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Some Futures are Brighter than Others: the Net Benefits Received by Florida Bright Futures Scholarship Recipients


  • Harriet A. Stranahan
  • Mary O. Borg


Using a choice-based sample of households in Florida, the authors provide new empirical evidence on the budgetary incidence of lottery-funded merit scholarships. Specifically, they estimate the benefits received from the Florida Bright Futures (FBF) scholarship and the lottery taxes paid for three typical households in Florida. They find that high socioeconomic (SES) households receive a net program benefit of almost $2,200, whereas low SES households incur a net programloss of almost $700. This result obtains because lower SES households tend to pay more in lottery taxes but are less likely to receive scholarships. Also, the lower SES households with members who do receive the FBF scholarship are more likely to receive the 75% partial scholarship (vs. the 100% full scholarship) than the higher SES households. The results indicate that lottery-funded merit scholarships redistribute income from lower income, non-White, and less educated households to higher income, White, well-educated households.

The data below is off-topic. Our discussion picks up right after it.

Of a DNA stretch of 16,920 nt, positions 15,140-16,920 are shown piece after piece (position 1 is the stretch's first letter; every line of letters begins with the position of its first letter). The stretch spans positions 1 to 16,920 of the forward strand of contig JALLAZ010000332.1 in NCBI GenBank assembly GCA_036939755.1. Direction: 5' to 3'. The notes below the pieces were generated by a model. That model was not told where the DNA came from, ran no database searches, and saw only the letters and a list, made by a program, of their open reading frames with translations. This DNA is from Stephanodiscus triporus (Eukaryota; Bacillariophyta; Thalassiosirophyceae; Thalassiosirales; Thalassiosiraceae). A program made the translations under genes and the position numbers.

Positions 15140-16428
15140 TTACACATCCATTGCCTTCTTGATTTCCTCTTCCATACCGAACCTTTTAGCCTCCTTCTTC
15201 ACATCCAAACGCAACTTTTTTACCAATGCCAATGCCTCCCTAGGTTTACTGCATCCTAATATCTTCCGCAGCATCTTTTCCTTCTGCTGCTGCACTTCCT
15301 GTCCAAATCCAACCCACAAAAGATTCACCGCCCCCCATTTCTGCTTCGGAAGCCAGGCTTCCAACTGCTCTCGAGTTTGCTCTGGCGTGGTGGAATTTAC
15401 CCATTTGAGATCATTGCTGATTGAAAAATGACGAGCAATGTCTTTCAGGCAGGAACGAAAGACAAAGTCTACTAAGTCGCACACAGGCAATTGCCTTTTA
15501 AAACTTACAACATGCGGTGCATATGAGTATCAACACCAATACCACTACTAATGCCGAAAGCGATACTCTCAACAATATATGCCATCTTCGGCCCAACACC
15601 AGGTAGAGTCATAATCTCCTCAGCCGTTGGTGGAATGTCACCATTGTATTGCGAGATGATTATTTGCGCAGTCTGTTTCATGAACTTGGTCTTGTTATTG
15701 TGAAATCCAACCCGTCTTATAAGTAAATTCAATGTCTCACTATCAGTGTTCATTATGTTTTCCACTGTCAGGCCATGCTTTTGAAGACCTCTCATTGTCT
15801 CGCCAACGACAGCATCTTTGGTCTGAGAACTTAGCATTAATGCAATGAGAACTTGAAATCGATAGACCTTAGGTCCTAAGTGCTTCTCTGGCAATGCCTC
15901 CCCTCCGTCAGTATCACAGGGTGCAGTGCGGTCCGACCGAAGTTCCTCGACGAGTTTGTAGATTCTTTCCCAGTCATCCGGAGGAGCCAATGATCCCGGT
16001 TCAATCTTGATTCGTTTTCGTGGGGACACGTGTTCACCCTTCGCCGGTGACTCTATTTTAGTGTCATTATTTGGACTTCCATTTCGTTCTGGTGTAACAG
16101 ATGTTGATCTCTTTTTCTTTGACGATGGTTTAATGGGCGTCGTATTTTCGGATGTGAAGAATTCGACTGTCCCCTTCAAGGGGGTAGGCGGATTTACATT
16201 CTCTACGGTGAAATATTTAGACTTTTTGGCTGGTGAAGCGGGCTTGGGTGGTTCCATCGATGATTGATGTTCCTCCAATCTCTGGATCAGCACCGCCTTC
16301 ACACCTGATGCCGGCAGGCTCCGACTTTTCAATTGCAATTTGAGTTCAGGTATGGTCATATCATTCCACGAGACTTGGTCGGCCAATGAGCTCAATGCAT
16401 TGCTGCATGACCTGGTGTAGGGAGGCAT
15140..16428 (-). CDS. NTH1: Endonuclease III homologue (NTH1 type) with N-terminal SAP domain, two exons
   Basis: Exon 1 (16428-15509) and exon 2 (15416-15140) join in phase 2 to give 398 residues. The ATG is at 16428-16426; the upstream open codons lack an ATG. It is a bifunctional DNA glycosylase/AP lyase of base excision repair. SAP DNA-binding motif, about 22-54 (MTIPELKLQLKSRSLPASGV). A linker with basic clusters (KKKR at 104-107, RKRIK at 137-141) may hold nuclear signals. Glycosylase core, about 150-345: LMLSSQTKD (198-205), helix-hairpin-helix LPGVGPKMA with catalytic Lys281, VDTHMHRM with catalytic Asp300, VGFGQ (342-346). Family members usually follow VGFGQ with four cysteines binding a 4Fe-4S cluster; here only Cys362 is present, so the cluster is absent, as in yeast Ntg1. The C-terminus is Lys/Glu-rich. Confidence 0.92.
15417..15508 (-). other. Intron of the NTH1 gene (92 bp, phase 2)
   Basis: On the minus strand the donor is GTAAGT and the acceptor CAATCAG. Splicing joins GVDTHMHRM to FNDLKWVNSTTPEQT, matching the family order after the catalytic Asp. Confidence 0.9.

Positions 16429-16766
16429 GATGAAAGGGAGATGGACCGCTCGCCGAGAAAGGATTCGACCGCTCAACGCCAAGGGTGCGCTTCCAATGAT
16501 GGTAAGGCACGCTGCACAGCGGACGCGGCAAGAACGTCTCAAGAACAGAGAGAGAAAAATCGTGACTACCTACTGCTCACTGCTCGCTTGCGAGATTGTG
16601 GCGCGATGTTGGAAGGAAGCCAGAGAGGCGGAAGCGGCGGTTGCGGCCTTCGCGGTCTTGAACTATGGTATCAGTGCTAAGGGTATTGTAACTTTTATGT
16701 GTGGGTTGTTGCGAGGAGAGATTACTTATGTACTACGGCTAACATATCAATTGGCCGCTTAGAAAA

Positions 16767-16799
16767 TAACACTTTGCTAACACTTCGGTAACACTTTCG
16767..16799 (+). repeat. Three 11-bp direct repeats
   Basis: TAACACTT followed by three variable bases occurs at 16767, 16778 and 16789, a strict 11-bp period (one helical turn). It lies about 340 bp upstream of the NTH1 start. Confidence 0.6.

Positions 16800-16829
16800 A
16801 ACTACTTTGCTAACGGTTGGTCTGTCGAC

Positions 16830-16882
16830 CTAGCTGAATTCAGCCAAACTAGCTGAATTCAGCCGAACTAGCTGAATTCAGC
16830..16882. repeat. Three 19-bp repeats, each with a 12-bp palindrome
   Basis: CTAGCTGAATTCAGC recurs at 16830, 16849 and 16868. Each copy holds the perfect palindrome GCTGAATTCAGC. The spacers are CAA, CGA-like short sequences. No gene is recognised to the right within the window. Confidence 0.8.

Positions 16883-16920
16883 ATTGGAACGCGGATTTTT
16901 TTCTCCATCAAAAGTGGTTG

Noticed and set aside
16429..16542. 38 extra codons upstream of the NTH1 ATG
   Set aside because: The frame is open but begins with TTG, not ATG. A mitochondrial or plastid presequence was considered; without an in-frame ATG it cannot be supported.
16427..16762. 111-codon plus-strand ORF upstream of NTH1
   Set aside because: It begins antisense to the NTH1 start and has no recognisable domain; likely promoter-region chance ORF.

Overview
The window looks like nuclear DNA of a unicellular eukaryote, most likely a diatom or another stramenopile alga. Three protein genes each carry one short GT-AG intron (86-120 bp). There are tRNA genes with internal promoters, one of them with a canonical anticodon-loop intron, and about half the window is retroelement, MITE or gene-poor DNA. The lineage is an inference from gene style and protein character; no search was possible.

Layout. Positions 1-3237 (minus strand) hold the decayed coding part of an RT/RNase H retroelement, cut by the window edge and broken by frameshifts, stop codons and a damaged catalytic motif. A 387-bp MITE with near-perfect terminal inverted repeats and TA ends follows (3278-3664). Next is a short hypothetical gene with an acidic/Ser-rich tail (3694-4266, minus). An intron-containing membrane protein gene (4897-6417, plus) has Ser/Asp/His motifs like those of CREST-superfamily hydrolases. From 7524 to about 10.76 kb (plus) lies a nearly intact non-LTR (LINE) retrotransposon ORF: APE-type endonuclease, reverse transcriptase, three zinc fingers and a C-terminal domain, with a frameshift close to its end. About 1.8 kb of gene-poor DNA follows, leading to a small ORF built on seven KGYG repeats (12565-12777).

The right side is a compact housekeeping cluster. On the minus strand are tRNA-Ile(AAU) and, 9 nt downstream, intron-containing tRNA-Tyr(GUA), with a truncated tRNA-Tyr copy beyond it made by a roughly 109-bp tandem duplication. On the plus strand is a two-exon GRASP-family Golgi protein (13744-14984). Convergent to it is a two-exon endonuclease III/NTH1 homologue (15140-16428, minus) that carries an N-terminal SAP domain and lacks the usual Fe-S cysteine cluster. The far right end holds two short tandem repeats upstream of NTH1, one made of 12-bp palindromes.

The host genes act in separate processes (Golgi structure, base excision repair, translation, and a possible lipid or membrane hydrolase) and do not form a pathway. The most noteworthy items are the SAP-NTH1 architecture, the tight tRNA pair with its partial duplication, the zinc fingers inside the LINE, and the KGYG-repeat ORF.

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  • Harriet A. Stranahan & Mary O. Borg, 2004. "Some Futures are Brighter than Others: the Net Benefits Received by Florida Bright Futures Scholarship Recipients," Public Finance Review, , vol. 32(1), pages 105-126, January.
  • Handle: RePEc:sae:pubfin:v:32:y:2004:i:1:p:105-126

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    References listed on IDEAS

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    Cited by:

    1. Kent Grote & Victor Matheson, 2011. "The Economics of Lotteries: A Survey of the Literature," Working Papers 1109, College of the Holy Cross, Department of Economics.
    2. David Forrest, 2008. "Gambling Policy in the European Union: Too Many Losers?," FinanzArchiv: Public Finance Analysis, Mohr Siebeck, Tübingen, vol. 64(4), pages 540-569, December.

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